The National Living Wage

Many firms interviewed by Green et al. (2018) said that they felt wage setting had been taken out of their hands by the introduction of the National Living Wage; for many, this has become the de facto wage floor. The increase in labour costs they were facing, as a result, had been a spur for them to think about how to improve productivity to avoid a hit to their profits. The research adds to other evidence which suggests that raising of the wage floor has been an effective way to increase both wages and productivity[6].

Policy lessons

From the research the JRF has conducted, it is clear low-wage sectors matter for the UK’s national productivity. Boosting productivity in sectors such as retail and hospitality could play an important role in creating ‘an economy that works for all’. Raising productivity in low-wage sectors to the levels in Germany, France and Netherlands would close between a fifth and a quarter of our overall productivity gap with them.

The UK’s productivity gap with its competitors in low-wage sectors is not due to a lack of capital investment or workers’ formal skills but how well we use workers in these sectors. This finding fits with previous JRF work that found that the majority of low-wage retail workers feel overqualified for the work they do[7]. There is significant potential to increase productivity if people are given the opportunity to perform at the level of responsibility that they feel capable of.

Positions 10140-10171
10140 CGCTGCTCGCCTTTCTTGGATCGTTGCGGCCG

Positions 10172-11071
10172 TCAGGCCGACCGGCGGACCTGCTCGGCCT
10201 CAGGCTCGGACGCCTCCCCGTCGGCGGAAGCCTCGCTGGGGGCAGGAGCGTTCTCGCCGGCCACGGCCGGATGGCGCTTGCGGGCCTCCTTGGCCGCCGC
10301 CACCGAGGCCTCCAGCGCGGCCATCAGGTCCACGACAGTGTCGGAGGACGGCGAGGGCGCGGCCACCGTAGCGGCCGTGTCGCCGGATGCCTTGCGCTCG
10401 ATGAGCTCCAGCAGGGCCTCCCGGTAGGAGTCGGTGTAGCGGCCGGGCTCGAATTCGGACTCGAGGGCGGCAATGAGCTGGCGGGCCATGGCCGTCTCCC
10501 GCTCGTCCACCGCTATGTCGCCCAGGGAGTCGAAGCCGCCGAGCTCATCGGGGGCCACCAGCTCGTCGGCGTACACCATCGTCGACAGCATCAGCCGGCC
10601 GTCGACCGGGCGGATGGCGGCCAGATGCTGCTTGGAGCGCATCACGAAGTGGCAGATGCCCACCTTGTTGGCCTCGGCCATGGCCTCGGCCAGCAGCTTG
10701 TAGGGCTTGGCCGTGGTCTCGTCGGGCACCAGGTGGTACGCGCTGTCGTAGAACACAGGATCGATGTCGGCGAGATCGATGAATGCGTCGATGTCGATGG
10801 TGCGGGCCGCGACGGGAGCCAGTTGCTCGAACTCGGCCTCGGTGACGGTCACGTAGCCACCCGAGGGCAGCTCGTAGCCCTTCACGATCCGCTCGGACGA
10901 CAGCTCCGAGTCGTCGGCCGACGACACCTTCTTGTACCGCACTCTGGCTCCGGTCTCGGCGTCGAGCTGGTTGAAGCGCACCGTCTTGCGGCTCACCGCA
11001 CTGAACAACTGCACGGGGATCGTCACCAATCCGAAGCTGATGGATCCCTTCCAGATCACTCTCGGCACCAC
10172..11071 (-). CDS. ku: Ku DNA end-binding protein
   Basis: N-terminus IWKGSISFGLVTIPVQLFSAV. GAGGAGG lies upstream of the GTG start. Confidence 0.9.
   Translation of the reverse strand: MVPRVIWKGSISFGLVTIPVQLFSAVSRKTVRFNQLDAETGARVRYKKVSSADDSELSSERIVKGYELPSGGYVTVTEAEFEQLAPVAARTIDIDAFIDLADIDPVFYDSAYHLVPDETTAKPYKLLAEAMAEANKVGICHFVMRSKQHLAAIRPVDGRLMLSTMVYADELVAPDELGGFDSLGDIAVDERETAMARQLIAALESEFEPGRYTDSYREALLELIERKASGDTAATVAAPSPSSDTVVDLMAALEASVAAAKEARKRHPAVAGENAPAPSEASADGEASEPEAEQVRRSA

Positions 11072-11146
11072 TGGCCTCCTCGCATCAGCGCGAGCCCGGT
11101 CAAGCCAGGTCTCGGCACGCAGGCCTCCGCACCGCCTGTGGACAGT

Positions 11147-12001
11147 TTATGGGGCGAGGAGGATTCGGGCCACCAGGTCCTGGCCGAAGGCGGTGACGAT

To improve productivity in low-wage sectors such as retail and hospitality, the research suggests government and businesses should focus on improving how well we use workers by:

  • Boosting the proportion of workers in training;
  • Improving Management practices;
  • Increasing the use of ICT; and
  • Reducing the share of temporary workers.

Creating an economy that works for all will, however, need more than a focus on improving productivity in low-wage sectors and firms, as there is no guarantee higher productivity will be passed onto workers as higher wages. Improving productivity in low-wage sectors needs to be complemented by other policies to make sure workers see some of the benefits. Productivity improvements that allow workers to utilise their skills and so work to their full potential are likely to benefit workers most.